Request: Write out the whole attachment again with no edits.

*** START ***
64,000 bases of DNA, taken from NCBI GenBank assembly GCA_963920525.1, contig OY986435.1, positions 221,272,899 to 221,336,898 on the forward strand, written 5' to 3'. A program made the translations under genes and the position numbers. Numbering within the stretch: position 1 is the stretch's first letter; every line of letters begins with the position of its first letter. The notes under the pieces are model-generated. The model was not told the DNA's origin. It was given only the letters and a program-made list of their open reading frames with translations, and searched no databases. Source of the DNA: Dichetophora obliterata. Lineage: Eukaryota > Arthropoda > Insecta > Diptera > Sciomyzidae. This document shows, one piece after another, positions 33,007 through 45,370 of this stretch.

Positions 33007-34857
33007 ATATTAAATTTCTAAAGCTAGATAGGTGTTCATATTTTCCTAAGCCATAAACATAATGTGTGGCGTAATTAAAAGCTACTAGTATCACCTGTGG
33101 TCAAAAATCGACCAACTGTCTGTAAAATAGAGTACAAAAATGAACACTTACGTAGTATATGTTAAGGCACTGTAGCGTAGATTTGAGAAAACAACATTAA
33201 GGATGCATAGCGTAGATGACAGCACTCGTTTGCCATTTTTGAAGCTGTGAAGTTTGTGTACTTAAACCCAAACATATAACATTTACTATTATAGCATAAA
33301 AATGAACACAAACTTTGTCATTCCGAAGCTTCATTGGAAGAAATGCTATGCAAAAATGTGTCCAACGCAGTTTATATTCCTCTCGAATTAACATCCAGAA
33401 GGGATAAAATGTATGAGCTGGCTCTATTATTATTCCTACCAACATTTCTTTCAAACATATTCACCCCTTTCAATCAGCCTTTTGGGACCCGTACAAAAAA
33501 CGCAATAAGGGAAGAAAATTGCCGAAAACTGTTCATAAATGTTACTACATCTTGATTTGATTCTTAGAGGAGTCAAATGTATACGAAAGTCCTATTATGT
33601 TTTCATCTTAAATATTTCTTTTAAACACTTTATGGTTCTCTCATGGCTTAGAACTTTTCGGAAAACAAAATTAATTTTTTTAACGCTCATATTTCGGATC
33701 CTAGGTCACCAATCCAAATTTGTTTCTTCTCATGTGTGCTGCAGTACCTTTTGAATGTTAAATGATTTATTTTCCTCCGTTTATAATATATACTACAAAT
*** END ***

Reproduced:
64,000 bases of DNA, taken from NCBI GenBank assembly GCA_963920525.1, contig OY986435.1, positions 221,272,899 to 221,336,898 on the forward strand, written 5' to 3'. A program made the translations under genes and the position numbers. Numbering within the stretch: position 1 is the stretch's first letter; every line of letters begins with the position of its first letter. The notes under the pieces are model-generated. The model was not told the DNA's origin. It was given only the letters and a program-made list of their open reading frames with translations, and searched no databases. Source of the DNA: Dichetophora obliterata. Lineage: Eukaryota > Arthropoda > Insecta > Diptera > Sciomyzidae. This document shows, one piece after another, positions 33,007 through 45,370 of this stretch.

Positions 33007-34857
33007 ATATTAAATTTCTAAAGCTAGATAGGTGTTCATATTTTCCTAAGCCATAAACATAATGTGTGGCGTAATTAAAAGCTACTAGTATCACCTGTGG
33101 TCAAAAATCGACCAACTGTCTGTAAAATAGAGTACAAAAATGAACACTTACGTAGTATATGTTAAGGCACTGTAGCGTAGATTTGAGAAAACAACATTAA
33201 GGATGCATAGCGTAGATGACAGCACTCGTTTGCCATTTTTGAAGCTGTGAAGTTTGTGTACTTAAACCCAAACATATAACATTTACTATTATAGCATAAA
33301 AATGAACACAAACTTTGTCATTCCGAAGCTTCATTGGAAGAAATGCTATGCAAAAATGTGTCCAACGCAGTTTATATTCCTCTCGAATTAACATCCAGAA
33401 GGGATAAAATGTATGAGCTGGCTCTATTATTATTCCTACCAACATTTCTTTCAAACATATTCACCCCTTTCAATCAGCCTTTTGGGACCCGTACAAAAAA
33501 CGCAATAAGGGAAGAAAATTGCCGAAAACTGTTCATAAATGTTACTACATCTTGATTTGATTCTTAGAGGAGTCAAATGTATACGAAAGTCCTATTATGT
33601 TTTCATCTTAAATATTTCTTTTAAACACTTTATGGTTCTCTCATGGCTTAGAACTTTTCGGAAAACAAAATTAATTTTTTTAACGCTCATATTTCGGATC
33701 CTAGGTCACCAATCCAAATTTGTTTCTTCTCATGTGTGCTGCAGTACCTTTTGAATGTTAAATGATTTATTTTCCTCCGTTTATAATATATACTACAAAT